In the mountain area weíll find a tourist steam line operating on an abandoned mainline route which formerly crossed over a mountain pass before the current tunnel route was opened. The mainline will also pass through a junction with the Union Pacific. The UP makes use of track rights on a BNSF branch line servicing coalfields. This coal branch must traverse some pretty rugged terrain before reaching a towering coal flood loader featuring "empties-in-loads-out". The UP route featuring orbiting empties and loads will be a partially hidden loop including the track shared with BNSF. In addition to coal, soda ash and lumber will be industrial customers in this region. After passing deeper in the mountains the mainline will disappear (screened from view by the mountains, but with adequate access space) into a staging yard along the west wall of the building. From the staging yard the mainline returns to the eastern terminus via a hidden track along the north wall its passage screened by scenery and scenic backdrops.
Around two dozen trains will run in a complete show sequence. Many of these trains will be operating simultaneously. There will also be interactive elements, animation features, and environmental sounds. Informative plaques will explain the functions of various modeled locations and recorded narratives activated by the passage of a train will describe something about that train or explain itís activity. Train movement may also activate a video monitor with a taped engineerís eye view from any train passing through that area.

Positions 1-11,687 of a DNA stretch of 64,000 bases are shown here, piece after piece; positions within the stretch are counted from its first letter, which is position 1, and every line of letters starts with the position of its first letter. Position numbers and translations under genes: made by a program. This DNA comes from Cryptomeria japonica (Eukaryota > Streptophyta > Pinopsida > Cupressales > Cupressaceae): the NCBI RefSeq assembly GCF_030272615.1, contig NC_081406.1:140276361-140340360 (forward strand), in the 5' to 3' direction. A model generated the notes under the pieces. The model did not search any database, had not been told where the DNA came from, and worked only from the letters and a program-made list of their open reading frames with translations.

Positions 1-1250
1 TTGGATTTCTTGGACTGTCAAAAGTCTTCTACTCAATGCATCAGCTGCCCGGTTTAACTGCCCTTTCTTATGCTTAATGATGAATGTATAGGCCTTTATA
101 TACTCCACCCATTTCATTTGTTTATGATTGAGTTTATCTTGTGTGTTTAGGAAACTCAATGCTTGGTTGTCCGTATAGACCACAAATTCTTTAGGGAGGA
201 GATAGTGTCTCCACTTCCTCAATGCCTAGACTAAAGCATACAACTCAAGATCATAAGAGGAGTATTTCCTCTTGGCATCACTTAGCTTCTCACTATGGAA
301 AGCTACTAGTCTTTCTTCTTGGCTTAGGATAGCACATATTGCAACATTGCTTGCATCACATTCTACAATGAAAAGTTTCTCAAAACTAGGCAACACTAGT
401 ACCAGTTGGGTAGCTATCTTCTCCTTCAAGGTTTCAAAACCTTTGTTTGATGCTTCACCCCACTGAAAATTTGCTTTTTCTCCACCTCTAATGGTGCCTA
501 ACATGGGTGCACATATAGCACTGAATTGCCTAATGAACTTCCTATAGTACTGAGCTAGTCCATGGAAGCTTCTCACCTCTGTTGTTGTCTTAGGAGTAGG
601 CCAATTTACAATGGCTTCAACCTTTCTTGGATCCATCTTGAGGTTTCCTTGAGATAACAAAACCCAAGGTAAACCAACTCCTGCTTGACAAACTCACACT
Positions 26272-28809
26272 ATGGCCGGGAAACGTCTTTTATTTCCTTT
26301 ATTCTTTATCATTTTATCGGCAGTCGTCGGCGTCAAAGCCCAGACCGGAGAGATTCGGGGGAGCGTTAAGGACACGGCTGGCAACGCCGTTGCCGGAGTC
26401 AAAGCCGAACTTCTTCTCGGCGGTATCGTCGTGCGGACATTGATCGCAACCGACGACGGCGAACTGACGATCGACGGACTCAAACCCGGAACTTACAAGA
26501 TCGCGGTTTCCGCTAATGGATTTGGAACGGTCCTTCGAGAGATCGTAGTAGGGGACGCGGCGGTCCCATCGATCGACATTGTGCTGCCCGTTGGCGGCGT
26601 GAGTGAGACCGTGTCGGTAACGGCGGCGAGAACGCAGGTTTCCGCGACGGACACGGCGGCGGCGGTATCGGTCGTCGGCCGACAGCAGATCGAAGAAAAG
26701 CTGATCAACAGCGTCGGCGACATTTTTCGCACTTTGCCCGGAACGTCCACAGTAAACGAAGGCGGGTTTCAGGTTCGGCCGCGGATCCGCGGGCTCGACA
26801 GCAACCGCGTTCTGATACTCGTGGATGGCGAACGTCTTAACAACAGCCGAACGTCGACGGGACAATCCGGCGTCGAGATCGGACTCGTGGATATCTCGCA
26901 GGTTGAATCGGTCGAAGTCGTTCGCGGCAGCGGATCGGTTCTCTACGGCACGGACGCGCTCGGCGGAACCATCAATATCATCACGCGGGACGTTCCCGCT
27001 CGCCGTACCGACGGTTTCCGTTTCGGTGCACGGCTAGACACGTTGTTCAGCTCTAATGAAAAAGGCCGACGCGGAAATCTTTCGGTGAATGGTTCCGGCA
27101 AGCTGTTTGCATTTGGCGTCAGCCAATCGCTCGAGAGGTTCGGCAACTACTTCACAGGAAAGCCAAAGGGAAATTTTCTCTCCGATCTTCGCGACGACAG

In addition to the layout, Augusta Station will feature other model railroad exhibits that will change from time to time. These exhibits will have a strong interactive character. Some will be computer simulations such as Microsoftís locomotive simulator but many will give visitors a "hands on" experience with model trains. The will also be a small gift shop offering railroad oriented products.
The targeted opening date is Memorial Day weekend 2002. Completion of the N scale MK&P layout will take much longer but we plan to have many of the small exhibits and gift shop completed for the opening in the Spring of 2002.
If you would like to participate in the construction of the layout please contact Jerry Smith 636-828-4750 or David Senften 636-928-2998. Or you may send an e-mail to firstname.lastname@example.orgClick here to go to the Augusta Station Web Site